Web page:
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Posted on Aug 21, 2013 in Blog, Writing

The Moment of Disillusionment

The Moment of Disillusionment

Hudson, New York was a whaling town in the 19th century, which led to the adoption of the whale as the town’s symbol. For several years I have exhibited at the Hudson Children’s Book Festival, and in its early years authors and volunteers received a lovely t-shirt with the iconic whale. The giant aquatic mammal has a huge smile and is happily “spouting literacy.”

whaleshirtAs I wore this t-shirt over the years, it never occurred to me to question what a happy whale was doing, swimming in a river more than a hundred miles upstream from the Atlantic Ocean. Then, at last weekend’s workshop with Christopher Cheng, workshop organizer Nancy Castaldo explained for our visitors from Australia, and for us as well. Hudson was a center for processing whales that were towed upstream.

No, the whale was not smiling, or spouting.

The whale was…dead.

Most likely, the unfortunate critter would have been floating on top of the water, towed by a slow-moving vessel, and stinking mightily by the time it arrived at Hudson’s docks. I imagine the people rejoiced, however. This was their livelihood, and without a steady supply of dead whales, families would go hungry or have to move away from their homes and community.

However, a dead, stinking whale and rejoicing townspeople would not have made for a cheery t-shirt at a children’s book festival. There is a moment in which every child comes to realize that the world is not always happy or magical, that Santa Claus doesn’t exist and neither does the Tooth Fairy. In my current work-in-progress, my 13-year-old protagonist discovers that his beloved grandfather, with whom he has a special bond and who for years has helped this shy, awkward boy to navigate the world, is not the rock of stability that the boy thinks he is.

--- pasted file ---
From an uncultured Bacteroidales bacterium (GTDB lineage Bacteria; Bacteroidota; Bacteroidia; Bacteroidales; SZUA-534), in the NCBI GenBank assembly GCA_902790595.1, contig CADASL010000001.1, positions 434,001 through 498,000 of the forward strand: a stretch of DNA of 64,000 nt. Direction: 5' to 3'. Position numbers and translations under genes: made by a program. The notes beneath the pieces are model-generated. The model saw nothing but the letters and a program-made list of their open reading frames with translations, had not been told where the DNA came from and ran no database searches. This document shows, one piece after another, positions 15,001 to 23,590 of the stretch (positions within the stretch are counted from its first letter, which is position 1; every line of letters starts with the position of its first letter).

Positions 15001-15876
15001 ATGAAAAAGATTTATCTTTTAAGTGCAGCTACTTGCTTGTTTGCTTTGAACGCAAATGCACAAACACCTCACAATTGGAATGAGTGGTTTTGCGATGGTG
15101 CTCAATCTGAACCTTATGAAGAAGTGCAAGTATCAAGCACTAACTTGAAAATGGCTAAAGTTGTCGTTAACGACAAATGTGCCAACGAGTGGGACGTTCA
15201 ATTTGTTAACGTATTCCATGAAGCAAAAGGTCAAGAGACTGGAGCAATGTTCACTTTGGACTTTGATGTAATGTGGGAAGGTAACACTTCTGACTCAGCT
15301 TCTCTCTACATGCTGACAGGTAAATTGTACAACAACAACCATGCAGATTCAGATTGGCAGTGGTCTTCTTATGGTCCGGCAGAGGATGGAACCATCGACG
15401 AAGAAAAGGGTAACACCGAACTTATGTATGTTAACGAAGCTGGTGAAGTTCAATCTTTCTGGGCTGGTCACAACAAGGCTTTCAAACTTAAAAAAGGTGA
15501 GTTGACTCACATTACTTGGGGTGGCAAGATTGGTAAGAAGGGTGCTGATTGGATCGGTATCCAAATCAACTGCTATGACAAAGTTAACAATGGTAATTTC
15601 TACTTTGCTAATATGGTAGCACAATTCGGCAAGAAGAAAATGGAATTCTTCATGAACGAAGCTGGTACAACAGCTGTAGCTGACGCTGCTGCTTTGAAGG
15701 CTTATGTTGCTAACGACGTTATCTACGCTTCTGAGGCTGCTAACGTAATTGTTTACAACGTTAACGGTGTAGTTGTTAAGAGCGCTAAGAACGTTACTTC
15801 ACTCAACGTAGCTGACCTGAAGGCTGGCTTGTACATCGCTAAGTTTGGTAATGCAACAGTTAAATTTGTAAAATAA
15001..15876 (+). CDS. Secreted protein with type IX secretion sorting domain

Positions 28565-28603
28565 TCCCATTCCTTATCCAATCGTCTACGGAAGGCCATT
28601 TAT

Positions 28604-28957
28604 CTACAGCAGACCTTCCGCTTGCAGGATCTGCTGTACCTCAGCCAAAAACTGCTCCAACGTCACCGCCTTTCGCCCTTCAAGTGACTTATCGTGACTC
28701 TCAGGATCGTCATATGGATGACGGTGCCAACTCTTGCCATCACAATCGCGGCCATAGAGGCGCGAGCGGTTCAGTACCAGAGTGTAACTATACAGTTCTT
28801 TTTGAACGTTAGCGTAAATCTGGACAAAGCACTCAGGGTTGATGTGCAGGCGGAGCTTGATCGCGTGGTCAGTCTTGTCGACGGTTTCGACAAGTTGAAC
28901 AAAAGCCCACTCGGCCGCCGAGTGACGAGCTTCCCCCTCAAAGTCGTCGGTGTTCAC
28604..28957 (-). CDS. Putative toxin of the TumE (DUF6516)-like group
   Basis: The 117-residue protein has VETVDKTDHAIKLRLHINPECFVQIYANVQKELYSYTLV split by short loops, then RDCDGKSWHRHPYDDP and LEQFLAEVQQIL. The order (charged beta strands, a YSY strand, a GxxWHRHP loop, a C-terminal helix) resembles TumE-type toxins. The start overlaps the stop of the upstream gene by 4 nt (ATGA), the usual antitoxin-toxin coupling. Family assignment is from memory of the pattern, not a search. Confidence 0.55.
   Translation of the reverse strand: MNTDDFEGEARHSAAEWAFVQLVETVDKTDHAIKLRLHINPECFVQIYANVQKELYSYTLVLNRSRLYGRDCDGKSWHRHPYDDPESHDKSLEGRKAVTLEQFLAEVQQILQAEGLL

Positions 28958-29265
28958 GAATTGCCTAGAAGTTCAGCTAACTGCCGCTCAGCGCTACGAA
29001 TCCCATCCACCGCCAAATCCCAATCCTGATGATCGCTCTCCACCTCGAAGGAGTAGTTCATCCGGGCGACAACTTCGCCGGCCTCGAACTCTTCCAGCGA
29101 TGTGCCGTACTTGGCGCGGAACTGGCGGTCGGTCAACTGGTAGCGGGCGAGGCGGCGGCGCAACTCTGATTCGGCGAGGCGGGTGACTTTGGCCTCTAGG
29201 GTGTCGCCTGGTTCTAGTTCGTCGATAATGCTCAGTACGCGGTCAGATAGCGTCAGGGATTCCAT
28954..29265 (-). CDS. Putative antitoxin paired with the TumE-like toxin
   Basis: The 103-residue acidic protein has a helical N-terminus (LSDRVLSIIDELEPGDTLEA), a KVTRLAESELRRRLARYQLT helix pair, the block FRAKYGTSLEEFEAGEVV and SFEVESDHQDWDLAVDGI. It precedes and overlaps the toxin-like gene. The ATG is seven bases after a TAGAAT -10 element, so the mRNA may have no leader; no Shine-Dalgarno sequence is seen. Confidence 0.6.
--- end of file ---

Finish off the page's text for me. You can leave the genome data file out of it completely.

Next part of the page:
Yes, there have been signs of trouble, signs that the world is not as happy as my character thinks it is, just as I should have known that whales don’t swim a hundred twenty miles up the Hudson River of their own accord. And as I try to capture my protagonist’s moment of disillusionment, I recall how I felt when Nancy recounted the whaling history of Hudson and I thought of my t-shirt.

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